Used in the right amounts, rosemary can add richness and depth to a beverage. Of course, being a ‘hard’ herb, its strong flavour means rosemary can overpower the other flavours too – making it one to be especially careful with.
That flavour profile makes rosemary especially ideal for citrus-infused gin drinks. One such example is this gin-based Rosemary Gimlet from chef David Lebovitz.
While our green, leafy produce might be a more obvious option in alcoholic beverages, our chillies can lend a nifty kick to any cocktail.
As recipes go, one of the simplest and most effective we’ve found is this mango,chilli and lime margarita from Taste. Blending tequila and lime juice with peeled fresh mangoes, sugar and half a fresh long red chilli, it’s a wonderfully fruity concoction with a little extra spice. (Our tip: cut slits into leftover chillies and slide one over the side of each glass as an extra-colourful garnish!).
Or for something a little creamier, Jamie Oliver’s frosty-looking boozy Christmas lemonade might go down a treat at New Year. Amongst its ingredients is a green jalapeno chilli, and just the one alcoholic ingredient: white rum (or alternatively Cahaca). Take out the latter and you can turn this into a tasty mocktail instead!
And that’s just a taster
As you can see, there are a number of ways to use fresh herbs in drinks. The only limit really is how creative (or possibly daring!) you’re willing to be.
If we’ve whetted your appetite, don’t stop there! The Spruce Eat’s blog ‘Using Herbs and Spices in Cocktails’ is full of more ways to use herbs and ingredients in drinks. Give it a read and turn opening your drinks cabinet into an adventure for the taste buds!
Feeling inspired? Visit our produce page to get an idea of the different herbs and ingredients you could add to your concoctions. Or head to The Chopping Board for our very own herb-infused food recipes.
Woody herbs tend to have tougher leaves while soft herbs have thin, fragile leaves. Due to this difference, you need to add them to your meals at different times.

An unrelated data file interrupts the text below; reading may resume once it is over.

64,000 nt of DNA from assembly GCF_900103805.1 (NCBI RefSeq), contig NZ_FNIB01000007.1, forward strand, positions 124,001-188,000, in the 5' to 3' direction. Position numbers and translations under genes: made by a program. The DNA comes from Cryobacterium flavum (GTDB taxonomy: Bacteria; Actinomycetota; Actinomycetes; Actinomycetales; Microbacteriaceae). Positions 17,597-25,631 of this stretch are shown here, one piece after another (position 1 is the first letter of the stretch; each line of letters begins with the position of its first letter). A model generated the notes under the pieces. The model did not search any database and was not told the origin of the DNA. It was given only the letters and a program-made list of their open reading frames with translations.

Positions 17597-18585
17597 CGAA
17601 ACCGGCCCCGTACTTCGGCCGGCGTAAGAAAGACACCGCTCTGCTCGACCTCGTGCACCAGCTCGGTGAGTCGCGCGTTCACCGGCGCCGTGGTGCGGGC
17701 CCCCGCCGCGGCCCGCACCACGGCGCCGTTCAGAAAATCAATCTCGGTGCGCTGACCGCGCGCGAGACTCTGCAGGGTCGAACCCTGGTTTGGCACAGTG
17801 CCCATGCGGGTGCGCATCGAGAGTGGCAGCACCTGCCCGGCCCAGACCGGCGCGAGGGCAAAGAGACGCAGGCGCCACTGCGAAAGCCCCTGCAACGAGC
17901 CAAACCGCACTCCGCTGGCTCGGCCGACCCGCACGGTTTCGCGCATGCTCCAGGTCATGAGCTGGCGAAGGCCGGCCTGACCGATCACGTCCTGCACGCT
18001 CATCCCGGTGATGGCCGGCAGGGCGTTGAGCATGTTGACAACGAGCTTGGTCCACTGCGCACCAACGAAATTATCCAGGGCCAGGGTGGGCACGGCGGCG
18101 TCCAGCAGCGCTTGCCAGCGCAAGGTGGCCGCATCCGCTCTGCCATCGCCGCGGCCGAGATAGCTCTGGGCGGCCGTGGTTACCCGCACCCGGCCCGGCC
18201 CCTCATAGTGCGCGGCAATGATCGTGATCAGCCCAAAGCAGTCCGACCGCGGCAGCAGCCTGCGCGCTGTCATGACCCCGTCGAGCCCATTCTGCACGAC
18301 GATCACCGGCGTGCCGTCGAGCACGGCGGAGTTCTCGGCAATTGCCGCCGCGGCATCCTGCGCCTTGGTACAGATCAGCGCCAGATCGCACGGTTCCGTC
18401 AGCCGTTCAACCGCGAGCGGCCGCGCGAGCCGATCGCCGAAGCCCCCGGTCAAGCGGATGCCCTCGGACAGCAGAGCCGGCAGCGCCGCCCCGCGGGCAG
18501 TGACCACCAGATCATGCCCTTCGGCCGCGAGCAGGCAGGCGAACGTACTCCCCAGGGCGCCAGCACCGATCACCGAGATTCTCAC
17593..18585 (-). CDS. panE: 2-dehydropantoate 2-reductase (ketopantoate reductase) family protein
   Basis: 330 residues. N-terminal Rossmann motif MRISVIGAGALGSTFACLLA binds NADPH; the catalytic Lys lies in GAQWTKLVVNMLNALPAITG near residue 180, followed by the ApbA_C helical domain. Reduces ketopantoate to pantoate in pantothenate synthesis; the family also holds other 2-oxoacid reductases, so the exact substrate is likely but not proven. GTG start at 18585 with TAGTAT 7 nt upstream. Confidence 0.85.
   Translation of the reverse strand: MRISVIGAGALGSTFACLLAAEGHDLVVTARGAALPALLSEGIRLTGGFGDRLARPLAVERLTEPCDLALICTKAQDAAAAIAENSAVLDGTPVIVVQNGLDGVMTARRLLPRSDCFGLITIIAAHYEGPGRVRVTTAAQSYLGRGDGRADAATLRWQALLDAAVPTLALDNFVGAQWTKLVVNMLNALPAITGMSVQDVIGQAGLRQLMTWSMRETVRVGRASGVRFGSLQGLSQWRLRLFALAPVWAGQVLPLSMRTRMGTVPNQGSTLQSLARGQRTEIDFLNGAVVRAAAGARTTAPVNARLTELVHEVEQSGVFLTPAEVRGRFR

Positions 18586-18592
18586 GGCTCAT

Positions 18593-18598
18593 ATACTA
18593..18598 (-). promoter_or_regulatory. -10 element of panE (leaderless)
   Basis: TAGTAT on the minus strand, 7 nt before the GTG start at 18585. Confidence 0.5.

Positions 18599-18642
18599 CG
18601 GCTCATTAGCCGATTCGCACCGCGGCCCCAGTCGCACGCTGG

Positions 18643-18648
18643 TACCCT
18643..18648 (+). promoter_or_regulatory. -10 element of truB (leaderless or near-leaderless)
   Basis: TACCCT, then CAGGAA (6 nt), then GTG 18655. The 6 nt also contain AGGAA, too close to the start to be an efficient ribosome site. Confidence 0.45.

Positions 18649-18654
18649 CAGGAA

As well as this, both woody and tender herbs can be used fresh, dried or frozen, which also plays a part in when you should add them to your dish.
When to add fresh herbs to your cooking
Tender herbs, as we explained earlier, have soft stems and delicate leaves. As a result, whilst they impart robust flavours initially, the intensity can diminish with prolonged cooking.
For this reason, you should add soft herbs towards the end of the process, where they can deliver maximum flavour that doesn’t diminish due to heat damage.
As mentioned before, woody herbs have tougher leaves and woody stems, so are much more robust. They are generally added during the cooking process and removed once the dish is ready. The heat helps the cells in the leaves to break down, so the fragrant oils can start interacting as the food cooks.
When to add frozen herbs to your cooking
Freezing herbs when they’re fresh is a great way to preserve them for future use. You can freeze them in oil, water or simply in the bag they came in.
Frozen woody herbs can be added early on in the cooking process, giving them plenty of time to thaw and infuse the dish.
Frozen soft herbs will defrost quicker, so you should add them a minute or so before you finish cooking, giving them time to warm up but not so much that it affects their flavour.
When to add herbs to uncooked dishes
Herbs can be used raw to enhance the taste of anything, including drinks, desserts and salads.
Salads, in particular, can be transformed from an ordinary plate of greens to something that smells and tastes delicious just by adding herbs.
If you are planning to use herbs at room temperature or served cold, you can add them as you prepare the dish.
If you’re a first-time herb user, you may find yourself worried about making mistakes, but don’t worry. Experimenting and learning is just part of the fun! The more you use them, the better your food will taste and you’ll get better with pairing different flavours together.